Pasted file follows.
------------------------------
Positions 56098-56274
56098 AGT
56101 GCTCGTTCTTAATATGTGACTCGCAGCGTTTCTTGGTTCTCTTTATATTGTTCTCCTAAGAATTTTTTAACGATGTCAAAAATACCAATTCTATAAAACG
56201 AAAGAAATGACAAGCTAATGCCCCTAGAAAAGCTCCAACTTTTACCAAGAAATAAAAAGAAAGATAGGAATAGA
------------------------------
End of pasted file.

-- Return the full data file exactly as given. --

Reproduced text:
Positions 56098-56274
56098 AGT
56101 GCTCGTTCTTAATATGTGACTCGCAGCGTTTCTTGGTTCTCTTTATATTGTTCTCCTAAGAATTTTTTAACGATGTCAAAAATACCAATTCTATAAAACG
56201 AAAGAAATGACAAGCTAATGCCCCTAGAAAAGCTCCAACTTTTACCAAGAAATAAAAAGAAAGATAGGAATAGA